Episode 75: The Real Impacts Of Low Carb Diets

July 17, 2019

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Episode Overview

After a decade of fearing carbs and engaging in constant dieting behavior, yoyoing between low carb and high sugar, Jen made the decision to leave diet culture behind and pursue balance. Entering the fitness industry was her awakening that she had to quit dieting. She knew she had to make a change for the sake of her kids. She wanted to support them and having a healthy relationship with food. Like research shows, food restriction leads to food preoccupation. Low carb diet led to preoccupations with carbs, even fear of carbs. But is low-carb eating even what it’s cracked up to be?

False Promises

Part of the allure of Keto is the fabled quick results, however, the podcast interview with Amanda Howell shared that the weight loss was from glycogen and water and not actually fat. “Women have been conditioned to believe that that number on the scale is the most important thing,” Jen explained. She shared how the preoccupation with morning dehydration leads women to believe they are bloated when in fact they’re not.

Sometimes bloating comes from Binging after the restriction of trying to live on a diet like Keto or low carb. The cravings that come during a restricted diet are natural, like a body gasping for air after holding their breath. This level of restriction can be particularly problematic for postpartum moms who are prone to running themselves into the ground in pursuit of postpartum weight loss, the faster the better. The stress of a restrictive diet can negatively impact their mental health. While she had risk factors for postpartum depression otherwise, Jen feels that her low carb way of eating contributed to her struggles. It’s not just new moms that are affected.

Low intake with high output inevitably leads to exhaustion. Jen found that in moving towards a more balanced diet she was able to attain more personal bests in the gym and really start to enjoy exercise without feeling so exhausted.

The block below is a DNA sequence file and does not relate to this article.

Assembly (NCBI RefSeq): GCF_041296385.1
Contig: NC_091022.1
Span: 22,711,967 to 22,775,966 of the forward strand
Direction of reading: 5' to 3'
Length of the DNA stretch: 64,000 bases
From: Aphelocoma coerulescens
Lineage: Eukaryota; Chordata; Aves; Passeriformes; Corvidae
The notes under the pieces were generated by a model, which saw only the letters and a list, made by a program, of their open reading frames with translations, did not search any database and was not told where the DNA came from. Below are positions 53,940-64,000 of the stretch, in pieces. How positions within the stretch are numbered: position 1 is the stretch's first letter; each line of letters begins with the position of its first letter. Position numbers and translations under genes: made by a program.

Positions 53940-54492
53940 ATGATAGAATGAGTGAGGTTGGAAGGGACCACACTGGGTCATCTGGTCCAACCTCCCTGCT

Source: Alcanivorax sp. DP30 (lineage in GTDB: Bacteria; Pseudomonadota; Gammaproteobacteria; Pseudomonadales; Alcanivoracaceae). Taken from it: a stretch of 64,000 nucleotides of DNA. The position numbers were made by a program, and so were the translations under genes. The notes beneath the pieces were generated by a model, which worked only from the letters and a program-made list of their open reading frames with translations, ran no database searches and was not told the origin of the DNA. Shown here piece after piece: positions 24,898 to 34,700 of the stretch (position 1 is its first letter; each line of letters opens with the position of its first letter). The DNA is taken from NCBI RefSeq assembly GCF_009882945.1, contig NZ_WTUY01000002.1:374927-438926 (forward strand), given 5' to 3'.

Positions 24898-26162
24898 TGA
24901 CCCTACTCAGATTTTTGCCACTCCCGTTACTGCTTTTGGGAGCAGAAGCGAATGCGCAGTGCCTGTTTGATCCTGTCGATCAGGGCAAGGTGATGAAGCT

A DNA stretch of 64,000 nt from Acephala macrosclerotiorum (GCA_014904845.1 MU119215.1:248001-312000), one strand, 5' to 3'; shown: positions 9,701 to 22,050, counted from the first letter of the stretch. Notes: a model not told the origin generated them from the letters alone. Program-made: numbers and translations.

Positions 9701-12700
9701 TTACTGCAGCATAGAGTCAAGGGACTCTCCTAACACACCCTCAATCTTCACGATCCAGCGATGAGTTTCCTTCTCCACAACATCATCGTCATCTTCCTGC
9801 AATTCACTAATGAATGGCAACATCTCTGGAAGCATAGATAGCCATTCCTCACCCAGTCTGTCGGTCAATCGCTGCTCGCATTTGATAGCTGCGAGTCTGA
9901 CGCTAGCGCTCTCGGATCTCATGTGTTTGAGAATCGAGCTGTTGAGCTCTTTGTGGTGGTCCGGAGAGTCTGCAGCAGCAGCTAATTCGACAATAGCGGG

What science says

A study done recently that compared the Keto diet to a non-Keto diet and it showed that the Keto diet actually increased total cholesterol, LDL and markers of inflammation, compared to the non Keto Diet. Regardless of science, people tend to rely on their personal experiences and often report that they feel better on a low-carb diet. The diet gets the credit where positive changes might just be due to generally making better food choices, drinking more water, and moving their bodies more. This is particularly true of people who had poor diet prior to exploring low-carb diets.

Adjustment Period

One of the challenges that come with being on a low-carb diet is that the food that is eaten can change the palate and can make food that’s outside of the plan taste bad. Fat makes food tasty and low carb diet tend to contain a lot of it, making a shift from a high fat diet seem less flavorful. The other challenge people can have is when they add in the carbs but don’t decrease the calories from other macros accordingly, leading to excess calories and weight gain which they attribute to the carbohydrates.

In making the decision to abandon diets, psychological work needs to take place as well to allow former dieter to be able to listen to their body again. Often a diet is an attempt to manage psychological pain and trauma by changing dieter’s bodies. Without dealing with the underlying issue, lasting behavior change can be challenging.

With dieting success there’s also the psychological boost of people who celebrate weight loss at any cost. The flip side of this is that during weight regain between diets, the lack of positive reinforcement can feel like rejection. The extent to which body hatred and diet culture have become connection points for women in their relationships means that removing connection points can lead to a feeling of being left out and not knowing what to discuss in social situations.

Walking Away From Diet Culture

There is often temptation when walking away from diet culture to try this one more diet. The reality is that in moving away from diet culture so much mental space is being freed up that sticking to a diet can become very challenging and ultimately not very satisfying.

Self-love is a rebellious choice in a world consumed with self-hatred. In walking away from diet culture and restrictive low-carb eating, it’s possible to build better relationships with food and each other, to experience food freedom from preoccupation and enjoy a little more balance.


Download a copy of this episode’s transcript here.